Urine glucose measurement is used as an additional test in the control of diabetes mellitus.
Under normal conditions, glucose is readily filtered through the renal glomerulus
and then the filtered glucose is absorbed by the proximal epithelial renal tubule. Essentially, in normal conditions it does not excrete any glucose in the urine. However, the ability of the proximal tubule to reabsorb glucose is limited. If the amount of filtration exceeds the proximal tubule's absorption capacity, a portion of the filtered glucose will be excreted in the urine. Thus, elevated blood glucose levels (such as diabetes mellitus) in the blood can lead to an increase in filtered glucose well beyond the ability of the tubules to reabsorb, resulting in glucosuria. Glucosuria occurs when the renal threshold for glucose is exceeded (typically occurs when the blood glucose concentration is greater than 180 mg / dL). This happens most often, though not exclusively, in diabetes.
In addition, conditions which adversely affect the functioning of the proximal tubule can also lead to reduced glucose uptake and increased urine glucose concentration, even with normal blood glucose concentrations. Some of these conditions include Fanconi syndrome, Wilson's disease, hereditary glucosuria and interstitial nephritis. However, these conditions are relatively rare and the most frequent cause of elevated glucose concentration in the urine is elevated blood glucose levels.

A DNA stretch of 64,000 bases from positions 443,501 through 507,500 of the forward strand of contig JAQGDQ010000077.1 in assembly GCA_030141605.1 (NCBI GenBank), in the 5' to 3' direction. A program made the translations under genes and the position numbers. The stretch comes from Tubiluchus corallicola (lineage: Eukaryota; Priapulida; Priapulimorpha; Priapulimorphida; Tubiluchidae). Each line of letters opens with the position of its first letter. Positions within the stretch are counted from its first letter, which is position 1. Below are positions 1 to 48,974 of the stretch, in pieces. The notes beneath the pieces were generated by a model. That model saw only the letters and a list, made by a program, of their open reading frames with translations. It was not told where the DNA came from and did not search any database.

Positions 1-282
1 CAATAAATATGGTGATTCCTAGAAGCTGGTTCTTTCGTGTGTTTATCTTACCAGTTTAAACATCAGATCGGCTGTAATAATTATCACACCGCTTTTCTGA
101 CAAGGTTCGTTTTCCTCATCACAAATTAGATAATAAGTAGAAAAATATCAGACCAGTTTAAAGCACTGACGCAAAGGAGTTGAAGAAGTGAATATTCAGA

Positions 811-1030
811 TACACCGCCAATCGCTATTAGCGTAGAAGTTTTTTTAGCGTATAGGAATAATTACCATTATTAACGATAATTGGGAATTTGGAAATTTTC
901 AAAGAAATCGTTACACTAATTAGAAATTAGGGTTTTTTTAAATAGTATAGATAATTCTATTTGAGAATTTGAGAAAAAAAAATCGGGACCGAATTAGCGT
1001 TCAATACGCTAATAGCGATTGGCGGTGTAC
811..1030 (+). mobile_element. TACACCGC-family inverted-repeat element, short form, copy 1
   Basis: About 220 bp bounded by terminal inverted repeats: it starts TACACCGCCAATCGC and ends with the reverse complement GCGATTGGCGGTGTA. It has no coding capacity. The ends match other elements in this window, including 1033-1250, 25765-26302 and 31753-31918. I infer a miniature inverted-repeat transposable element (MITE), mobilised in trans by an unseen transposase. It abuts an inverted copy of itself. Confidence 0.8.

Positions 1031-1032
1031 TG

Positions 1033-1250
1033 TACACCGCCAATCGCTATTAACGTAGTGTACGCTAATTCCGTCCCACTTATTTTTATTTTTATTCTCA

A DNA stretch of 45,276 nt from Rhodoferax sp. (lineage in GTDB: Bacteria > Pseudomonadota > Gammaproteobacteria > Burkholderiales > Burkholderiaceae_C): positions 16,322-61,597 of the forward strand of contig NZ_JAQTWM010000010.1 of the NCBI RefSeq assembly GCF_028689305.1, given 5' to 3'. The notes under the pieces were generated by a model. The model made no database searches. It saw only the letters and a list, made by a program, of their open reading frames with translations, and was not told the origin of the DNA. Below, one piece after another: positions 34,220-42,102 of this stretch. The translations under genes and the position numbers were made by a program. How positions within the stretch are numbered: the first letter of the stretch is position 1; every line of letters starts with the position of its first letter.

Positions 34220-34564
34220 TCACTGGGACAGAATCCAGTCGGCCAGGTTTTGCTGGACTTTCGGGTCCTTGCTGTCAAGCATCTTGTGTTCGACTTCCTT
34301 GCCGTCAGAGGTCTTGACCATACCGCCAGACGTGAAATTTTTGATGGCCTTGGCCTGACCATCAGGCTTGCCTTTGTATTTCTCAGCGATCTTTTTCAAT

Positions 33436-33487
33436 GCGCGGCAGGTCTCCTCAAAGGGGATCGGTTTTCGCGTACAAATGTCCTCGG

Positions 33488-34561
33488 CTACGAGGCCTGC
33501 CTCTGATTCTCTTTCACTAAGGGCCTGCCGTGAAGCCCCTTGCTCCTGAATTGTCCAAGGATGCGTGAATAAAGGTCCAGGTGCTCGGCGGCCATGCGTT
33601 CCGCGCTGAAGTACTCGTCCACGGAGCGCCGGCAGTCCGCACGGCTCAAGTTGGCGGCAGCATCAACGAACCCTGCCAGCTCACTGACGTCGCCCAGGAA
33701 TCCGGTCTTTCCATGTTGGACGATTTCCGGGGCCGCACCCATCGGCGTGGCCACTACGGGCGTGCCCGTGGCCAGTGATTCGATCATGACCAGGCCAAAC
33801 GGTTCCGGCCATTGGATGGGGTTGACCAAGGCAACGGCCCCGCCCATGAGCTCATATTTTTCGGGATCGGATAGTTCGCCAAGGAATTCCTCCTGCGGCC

Possible Interpretations of Pathological Values
- Increase: Adrenal Disorders, Central Nervous System Disorders, Diabetes Mellitus, Eclampsia, Fanconi Syndrome, Glomerulonephritis, Glucose Administration, Heavy Metal Poisoning, Liver Disease, Interstitial Hyperactivity, Intestinal Motility Medications: Ammonium Chloride, Asparaginase, Carbamazepine, Corticosteroids, Dextrothyroxine, Indomethacin, Isoniazid, Lithium Carbonate, Nicotinic Acid, Phenothiazines, Thiazide Diuretics
Laboratory test results are the most important parameter for the diagnosis and monitoring of all pathological conditions. 70%-80% of diagnostic decisions are based on laboratory tests. Correct interpretation of laboratory results allows a doctor to distinguish "healthy" from "diseased".
Laboratory test results should not be interpreted from the numerical result of a single analysis. Test results should be interpreted in relation to each individual case and family history, clinical findings and the results of other laboratory tests and information. Your personal physician should explain the importance of your test results.
At Diagnostiki Athinon we answer any questions you may have about the test you perform in our laboratory and we contact your doctor to get the best possible medical care.